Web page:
A welcomed but limiting regime
While this regulatory project is encouraging, Adan nevertheless identifies four major risk areas for crypto innovation in Europe.
Risks for decentralised finance
In their current state, these texts would prohibit most innovative decentralised finance projects in Europe. This is the case for decentralised stablecoins (i.e. 20% of the DeFi market), other decentralised representations of crypto-assets, and any token that distributes interests to its holders. In particular, their decentralised nature will make it very difficult to comply with the obligations imposed on the issuance of crypto-assets.
The possible exclusion of public blockchain technologies
Certain provisions, particularly in the Pilot Regime framework, cast doubt on the possibility for actors to use public blockchains. Limiting innovation to the deployment of use cases on private networks would deprive the European Union of a true digital finance revolution, which is nevertheless advocated by the Commission.
Proposed rules and exemptions lack proportionality
MiCA and PRR impose requirements and provide exemptions that are not always suitable for innovative players, as these requirements are disproportionate or these exemptions are unenforceable.
Preferential treatment for incumbent regulated entities at the expense of new entrants
On the one hand, established players benefit from numerous facilities for crypto-asset market access, through exemptions and equivalencies, relieving them of specific requirements and authorising their facto entry on these markets. But also, they are granted real monopolies, for example for the issuance of stablecoins qualified as e-money tokens, security tokens trading and settlement-delivery of security tokens transactions.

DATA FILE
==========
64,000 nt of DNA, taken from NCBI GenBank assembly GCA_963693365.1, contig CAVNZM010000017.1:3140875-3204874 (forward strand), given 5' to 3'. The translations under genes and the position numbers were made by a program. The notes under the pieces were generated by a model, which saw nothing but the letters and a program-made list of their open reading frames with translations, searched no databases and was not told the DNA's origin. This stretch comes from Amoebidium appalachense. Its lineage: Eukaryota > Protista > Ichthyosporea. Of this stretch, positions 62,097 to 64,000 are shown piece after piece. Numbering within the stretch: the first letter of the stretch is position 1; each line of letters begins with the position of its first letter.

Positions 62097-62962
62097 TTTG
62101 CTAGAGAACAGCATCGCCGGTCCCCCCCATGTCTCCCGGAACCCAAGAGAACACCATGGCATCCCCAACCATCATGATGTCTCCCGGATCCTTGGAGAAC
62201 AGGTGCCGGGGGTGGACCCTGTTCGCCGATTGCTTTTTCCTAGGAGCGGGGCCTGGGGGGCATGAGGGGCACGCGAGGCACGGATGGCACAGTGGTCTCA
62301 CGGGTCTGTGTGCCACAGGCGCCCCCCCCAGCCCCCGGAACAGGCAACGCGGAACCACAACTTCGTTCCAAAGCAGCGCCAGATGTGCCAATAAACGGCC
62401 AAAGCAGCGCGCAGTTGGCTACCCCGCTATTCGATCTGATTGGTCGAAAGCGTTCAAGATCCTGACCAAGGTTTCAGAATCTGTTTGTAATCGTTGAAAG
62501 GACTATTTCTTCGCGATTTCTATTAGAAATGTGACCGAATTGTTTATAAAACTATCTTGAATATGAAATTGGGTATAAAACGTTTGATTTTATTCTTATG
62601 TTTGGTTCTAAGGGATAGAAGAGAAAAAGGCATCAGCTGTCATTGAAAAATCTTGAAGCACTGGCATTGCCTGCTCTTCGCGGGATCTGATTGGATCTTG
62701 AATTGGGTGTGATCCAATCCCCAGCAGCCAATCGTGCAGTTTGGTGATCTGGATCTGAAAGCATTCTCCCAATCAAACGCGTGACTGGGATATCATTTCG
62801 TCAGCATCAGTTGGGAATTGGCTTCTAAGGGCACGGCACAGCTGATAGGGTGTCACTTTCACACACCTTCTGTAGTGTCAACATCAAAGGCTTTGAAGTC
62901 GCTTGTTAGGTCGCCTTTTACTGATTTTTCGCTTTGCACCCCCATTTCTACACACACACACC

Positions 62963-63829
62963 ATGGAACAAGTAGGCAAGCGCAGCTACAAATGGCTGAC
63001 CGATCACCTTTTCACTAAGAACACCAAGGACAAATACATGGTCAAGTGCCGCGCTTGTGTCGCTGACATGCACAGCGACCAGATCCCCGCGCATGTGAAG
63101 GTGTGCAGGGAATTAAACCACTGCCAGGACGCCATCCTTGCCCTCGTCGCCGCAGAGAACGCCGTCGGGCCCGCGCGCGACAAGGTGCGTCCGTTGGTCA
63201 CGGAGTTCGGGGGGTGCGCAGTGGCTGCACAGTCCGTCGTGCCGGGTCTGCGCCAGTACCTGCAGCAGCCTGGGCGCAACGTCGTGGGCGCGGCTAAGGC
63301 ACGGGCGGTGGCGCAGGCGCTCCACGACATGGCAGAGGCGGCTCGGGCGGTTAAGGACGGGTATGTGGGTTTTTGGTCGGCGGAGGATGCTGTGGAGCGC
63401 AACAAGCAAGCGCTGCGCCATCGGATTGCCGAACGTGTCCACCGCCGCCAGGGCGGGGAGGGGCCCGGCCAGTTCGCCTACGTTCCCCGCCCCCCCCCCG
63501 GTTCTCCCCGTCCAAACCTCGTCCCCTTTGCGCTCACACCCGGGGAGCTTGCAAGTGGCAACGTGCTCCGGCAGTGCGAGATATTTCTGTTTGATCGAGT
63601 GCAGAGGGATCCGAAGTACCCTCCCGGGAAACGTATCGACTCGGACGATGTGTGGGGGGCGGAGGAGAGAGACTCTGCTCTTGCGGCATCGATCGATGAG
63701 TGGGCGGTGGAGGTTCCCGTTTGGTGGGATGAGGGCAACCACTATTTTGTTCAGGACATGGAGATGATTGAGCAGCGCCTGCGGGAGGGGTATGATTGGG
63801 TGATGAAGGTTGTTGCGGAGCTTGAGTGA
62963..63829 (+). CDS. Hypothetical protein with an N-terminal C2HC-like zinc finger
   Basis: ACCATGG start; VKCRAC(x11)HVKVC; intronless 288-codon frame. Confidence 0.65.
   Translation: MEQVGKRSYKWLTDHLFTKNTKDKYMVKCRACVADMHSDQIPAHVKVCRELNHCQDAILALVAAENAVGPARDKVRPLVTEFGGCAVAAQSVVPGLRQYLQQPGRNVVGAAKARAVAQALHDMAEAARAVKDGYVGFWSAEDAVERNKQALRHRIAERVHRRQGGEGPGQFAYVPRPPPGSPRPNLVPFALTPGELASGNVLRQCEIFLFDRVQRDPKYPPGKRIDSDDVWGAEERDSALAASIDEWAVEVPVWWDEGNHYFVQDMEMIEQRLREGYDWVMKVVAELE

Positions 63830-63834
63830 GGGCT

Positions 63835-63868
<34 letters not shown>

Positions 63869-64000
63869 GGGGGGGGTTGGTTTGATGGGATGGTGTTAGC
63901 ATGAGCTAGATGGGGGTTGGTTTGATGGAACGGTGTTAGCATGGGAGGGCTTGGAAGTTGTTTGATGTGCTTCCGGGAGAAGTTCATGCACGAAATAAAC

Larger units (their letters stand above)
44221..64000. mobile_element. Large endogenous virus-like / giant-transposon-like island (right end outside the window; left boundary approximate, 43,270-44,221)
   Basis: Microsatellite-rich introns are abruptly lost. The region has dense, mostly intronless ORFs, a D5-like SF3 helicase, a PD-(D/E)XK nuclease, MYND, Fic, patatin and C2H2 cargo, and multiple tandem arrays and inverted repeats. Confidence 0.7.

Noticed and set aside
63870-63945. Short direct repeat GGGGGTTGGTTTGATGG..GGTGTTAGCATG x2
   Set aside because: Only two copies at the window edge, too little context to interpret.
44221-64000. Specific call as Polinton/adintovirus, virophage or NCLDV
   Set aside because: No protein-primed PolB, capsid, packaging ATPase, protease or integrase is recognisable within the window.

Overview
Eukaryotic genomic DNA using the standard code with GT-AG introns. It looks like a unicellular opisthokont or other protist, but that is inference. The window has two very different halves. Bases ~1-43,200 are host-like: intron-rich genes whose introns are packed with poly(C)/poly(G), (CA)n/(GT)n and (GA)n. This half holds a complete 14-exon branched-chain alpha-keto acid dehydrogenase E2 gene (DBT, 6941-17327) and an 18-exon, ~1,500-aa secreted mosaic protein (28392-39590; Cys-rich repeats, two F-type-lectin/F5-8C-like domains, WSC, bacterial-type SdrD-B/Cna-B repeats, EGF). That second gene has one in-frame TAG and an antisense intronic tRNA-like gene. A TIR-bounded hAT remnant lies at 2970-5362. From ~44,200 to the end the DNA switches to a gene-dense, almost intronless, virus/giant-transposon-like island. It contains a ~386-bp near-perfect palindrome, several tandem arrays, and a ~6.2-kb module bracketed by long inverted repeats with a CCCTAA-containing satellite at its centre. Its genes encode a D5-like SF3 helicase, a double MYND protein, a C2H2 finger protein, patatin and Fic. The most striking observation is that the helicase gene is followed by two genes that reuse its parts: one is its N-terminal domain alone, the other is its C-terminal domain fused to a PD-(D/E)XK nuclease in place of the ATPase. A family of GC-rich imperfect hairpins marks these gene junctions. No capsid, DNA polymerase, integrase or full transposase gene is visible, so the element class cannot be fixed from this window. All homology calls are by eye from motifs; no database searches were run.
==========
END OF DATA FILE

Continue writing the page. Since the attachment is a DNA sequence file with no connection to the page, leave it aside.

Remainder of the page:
On the other hand, real obstacles block new entrants to crypto-assets markets. Procedures for obtaining authorisation are particularly long, certain obligations are disproportionate, and compliance costs are substantial for players with inferior financial resources.
Finally, the crypto-asset market would certainly deprive itself of its true potential for innovation, which is what new players bring with them.
Adan’s proposals for innovation
To remove these bottlenecks, allow start-ups to access the booming crypto-asset markets, and foster true innovation and competitiveness within the European Union, Adan proposes the following.
- Exclude decentralised crypto-assets from the scope of application
- Ensure that use cases may be deployed on public blockchains
- Introduce more proportionality in rules and exemptions, particularly regarding the size and seniority of industry players.
- Consider the value that new and existing payers in the crypto industry bring to the table, to restore equal opportunities in market development.
In the end, we must ask the essential question: How do we want to build the Europe of crypto-assets? By relying exclusively on the established players, forgetting those who have the finest knowledge of the industry and technology? Or do we want to give a chance for innovation to flourish and allow for creativity and new ways of thinking to enable the greatest potential for transformation?